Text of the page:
Infinite computations in nondeterministic constraint programming. (With F.S. de Boer and A. Di Pierro.) Theoretical Computer Science, 151:37-78, 1995. Postscript available.
ABSTRACT
We investigate the semantics of concurrent constraint programming and of various sublanguages, with particular emphasis on nondeterminism and infinite behavior. The aim is to find out what is the minimal structure which a domain must have in order to capture these two aspects. We show that a notion of observables, obtained by the upward-closure of the results of computations, is relatively easy to model even in presence of synchronization. On the contrary modeling the exact set of results is problematic, even for the simple sublanguage of constraint logic programming. We show that most of the standard topological techniques fail in capturing this more precise notion of observables. The analysis of these failed attempts leads us to consider a categorical approach.

Confluence in Concurrent Constraint Programming. (With M. Falaschi, M. Gabbrielli, and K. Marriott.) Theoretical Computer Science. To appear. Postscript available.
ABSTRACT
Concurrent constraint programming (ccp), like most of the concurrent paradigms, has a mechanism of global choice which makes computations dependent on the scheduling of processes. This is one of the main reasons why the formal semantics of ccp is more complicated than the one of its deterministic and local-choice sublanguages. In this paper we study various subsets of ccp obtained by adding some restriction on the notion of choice, or by requiring confluency, i.e. independency from the scheduling strategy. We show that it is possible to define simple denotational semantics for these subsets, for various notions of observables. Finally, as an application of our results we develop a framework for the compositional analysis of full ccp. The basic idea is to approximate an arbitrary ccp program by a program in the restricted language, and then analyze the latter, by applying the standard techniques of abstract interpretation to its denotational semantics.

A preliminary version of this paper, with title Confluence and Concurrent Constraint Programming, appeared in the proceedings of AMAST 95.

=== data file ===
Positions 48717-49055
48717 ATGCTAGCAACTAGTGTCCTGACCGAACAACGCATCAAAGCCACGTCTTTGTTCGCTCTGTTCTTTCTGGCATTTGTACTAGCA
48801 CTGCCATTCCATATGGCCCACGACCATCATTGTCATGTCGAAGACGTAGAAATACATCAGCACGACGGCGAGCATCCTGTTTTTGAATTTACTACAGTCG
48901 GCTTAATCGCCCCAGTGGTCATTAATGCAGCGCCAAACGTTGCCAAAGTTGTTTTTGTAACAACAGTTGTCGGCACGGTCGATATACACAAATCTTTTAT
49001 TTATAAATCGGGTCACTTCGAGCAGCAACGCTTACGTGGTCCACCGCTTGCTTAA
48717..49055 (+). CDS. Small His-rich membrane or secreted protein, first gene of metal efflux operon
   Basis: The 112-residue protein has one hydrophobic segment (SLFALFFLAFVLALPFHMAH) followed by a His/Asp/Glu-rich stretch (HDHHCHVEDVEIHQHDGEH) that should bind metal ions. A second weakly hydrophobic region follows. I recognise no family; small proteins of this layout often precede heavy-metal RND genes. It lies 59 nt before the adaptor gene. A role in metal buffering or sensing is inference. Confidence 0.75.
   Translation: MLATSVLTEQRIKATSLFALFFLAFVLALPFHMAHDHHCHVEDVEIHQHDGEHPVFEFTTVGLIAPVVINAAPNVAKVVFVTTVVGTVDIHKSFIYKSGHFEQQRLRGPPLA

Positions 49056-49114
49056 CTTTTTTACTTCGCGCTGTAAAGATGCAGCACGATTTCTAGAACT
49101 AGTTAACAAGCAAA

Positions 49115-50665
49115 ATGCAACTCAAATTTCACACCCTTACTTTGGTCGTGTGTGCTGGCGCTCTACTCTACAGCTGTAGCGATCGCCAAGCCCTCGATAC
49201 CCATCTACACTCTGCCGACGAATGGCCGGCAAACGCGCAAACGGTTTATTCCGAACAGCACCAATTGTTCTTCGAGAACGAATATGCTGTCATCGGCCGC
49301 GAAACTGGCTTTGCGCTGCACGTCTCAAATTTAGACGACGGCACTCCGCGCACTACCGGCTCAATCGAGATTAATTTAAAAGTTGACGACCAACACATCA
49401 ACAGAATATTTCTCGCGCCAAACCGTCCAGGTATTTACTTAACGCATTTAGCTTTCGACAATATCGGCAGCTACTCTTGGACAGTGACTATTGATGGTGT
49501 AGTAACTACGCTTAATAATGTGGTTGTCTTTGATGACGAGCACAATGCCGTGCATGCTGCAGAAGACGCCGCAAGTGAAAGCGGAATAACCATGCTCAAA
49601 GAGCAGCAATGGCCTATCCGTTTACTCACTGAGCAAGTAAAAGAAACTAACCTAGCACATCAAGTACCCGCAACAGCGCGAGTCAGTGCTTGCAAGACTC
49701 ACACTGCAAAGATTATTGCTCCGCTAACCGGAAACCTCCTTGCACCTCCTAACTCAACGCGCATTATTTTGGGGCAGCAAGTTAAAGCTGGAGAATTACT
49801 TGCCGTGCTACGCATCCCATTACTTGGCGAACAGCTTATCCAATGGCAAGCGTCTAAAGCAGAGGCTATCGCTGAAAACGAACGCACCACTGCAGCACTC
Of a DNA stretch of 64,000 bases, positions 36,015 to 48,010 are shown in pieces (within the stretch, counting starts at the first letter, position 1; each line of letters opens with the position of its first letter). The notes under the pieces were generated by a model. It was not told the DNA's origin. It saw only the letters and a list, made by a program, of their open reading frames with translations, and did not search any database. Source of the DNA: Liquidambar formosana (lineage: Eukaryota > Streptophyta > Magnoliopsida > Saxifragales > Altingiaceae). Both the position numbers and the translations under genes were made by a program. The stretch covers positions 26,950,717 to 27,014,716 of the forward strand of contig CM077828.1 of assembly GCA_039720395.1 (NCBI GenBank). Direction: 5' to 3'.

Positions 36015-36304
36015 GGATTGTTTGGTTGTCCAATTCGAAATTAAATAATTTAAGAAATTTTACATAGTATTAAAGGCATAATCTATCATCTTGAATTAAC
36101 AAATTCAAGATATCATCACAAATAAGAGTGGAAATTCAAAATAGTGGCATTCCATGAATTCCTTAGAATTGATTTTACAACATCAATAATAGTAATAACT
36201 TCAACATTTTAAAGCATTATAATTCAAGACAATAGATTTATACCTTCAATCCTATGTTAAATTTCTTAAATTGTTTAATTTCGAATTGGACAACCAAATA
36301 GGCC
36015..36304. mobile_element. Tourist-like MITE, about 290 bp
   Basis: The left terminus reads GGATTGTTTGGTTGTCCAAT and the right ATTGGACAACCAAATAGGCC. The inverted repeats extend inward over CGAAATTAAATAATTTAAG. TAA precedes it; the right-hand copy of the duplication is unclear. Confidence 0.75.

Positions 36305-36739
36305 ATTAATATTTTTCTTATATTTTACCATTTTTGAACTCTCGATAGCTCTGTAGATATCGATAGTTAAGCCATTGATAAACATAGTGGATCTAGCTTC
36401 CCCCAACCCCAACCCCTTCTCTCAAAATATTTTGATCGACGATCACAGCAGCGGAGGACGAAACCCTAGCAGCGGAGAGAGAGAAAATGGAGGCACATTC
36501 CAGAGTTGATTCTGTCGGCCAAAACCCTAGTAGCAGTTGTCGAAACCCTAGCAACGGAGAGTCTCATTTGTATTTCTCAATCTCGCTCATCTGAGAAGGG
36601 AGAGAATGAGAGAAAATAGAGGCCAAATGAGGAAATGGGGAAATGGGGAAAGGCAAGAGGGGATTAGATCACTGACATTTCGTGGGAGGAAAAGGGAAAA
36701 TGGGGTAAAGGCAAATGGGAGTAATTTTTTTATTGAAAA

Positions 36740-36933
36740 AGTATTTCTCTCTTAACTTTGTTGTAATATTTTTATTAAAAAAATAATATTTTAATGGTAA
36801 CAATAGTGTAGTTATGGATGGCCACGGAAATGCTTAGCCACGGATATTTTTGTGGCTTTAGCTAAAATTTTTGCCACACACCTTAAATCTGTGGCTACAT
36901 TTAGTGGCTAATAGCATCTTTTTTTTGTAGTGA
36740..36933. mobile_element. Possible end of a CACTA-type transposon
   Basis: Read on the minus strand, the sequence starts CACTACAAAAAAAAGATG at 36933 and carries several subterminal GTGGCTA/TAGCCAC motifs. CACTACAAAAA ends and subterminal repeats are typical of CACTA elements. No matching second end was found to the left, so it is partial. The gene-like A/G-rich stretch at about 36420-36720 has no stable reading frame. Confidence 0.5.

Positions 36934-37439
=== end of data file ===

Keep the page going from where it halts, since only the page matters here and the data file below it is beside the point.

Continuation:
Related work: Constraint Logic Programming with Dynamic Scheduling: A Semantics Based on Closure Operators. (With M. Falaschi, K. Marriott, and M. Gabbrielli.)

Proving Concurrent Constraint Programs Correct. (With F.S. de Boer, M. Gabbrielli, and E. Marchiori.) Submitted to ACM-TOPLAS. Postscript available.
ABSTRACT
We address the problem of proving (partial) correctness of concurrent constraint programs (ccp). We develop a compositional proof-theory on the basis of a denotational approximation of the strongest postcondition semantics. This denotational semantics allows to view programs as theories in a suitable specification logic thus providing a justification of the (claimed) declarative nature of ccp. Concerning completeness, we prove that the system is (relatively) complete for the class of programs in which the denotational semantics characterizes exactly the strongest postcondition. This class includes the so-called confluent ccp, a special case of which is constraint logic programming with dynamic scheduling.

Previous work on this subject appeared in the papers:

Compositional Analysis for Concurrent Constraint Programming. (With M. Falaschi, M. Gabbrielli, and K. Marriott.) Proc. of the Eight Annual IEEE Symposium on Logic in Computer Science, (LICS), pages 210-221. IEEE Computer Society Press, Los Alamitos, California, 1993. Postscript available.
ABSTRACT
We propose a framework for the analysis of concurrent constraint programming (ccp). Our approach is based on simple denotational semantics which approximate the usual semantics in the sense that they give a superset of the input-output relation of a ccp program. Analyses based on these semantics can be easily and efficiently implemented using standard techniques from the analysis of logic programs.

A Fully Abstract Model for Concurrent Constraint Programming. (With F.S. de Boer.) In S. Abramsky and T.S.E. Maibaum, editors, Proc. of TAPSOFT/CAAP, volume 493 of Lecture Notes in Computer Science, pages 296-319. Springer-Verlag, 1991. Postscript available.
ABSTRACT
Recent results in [BP90] have shown that concurrent Logic programming has a very simple model, based on linear sequences, which is fully abstract with respect to the parallel operator and finite observables. This is intrinsically related to the asynchronous and monotonic nature of the communication mechanism, which consists of asking and telling constraints on a common store. We consider here a paradigm for (asynchronous) concurrent programming, based on the above mechanism, and provided with the standard operators of choice, parallelism, prefixing, and hiding of local variables. It comes out that linear sequences still suffice for a compositional description of all the operators. Moreover, we consider the problem of full abstraction. Since our notion of observables implies the removal of silent steps, the presence of the choice operator induces the same problems (for compositionality) as bisimulation in CCS. We show that in our framework this problem has a simple solution which consists of introducing a semantical distinction between the various ways in which deadlock and failure might occur. The resulting semantics is fully abstract and still based on linear sequences.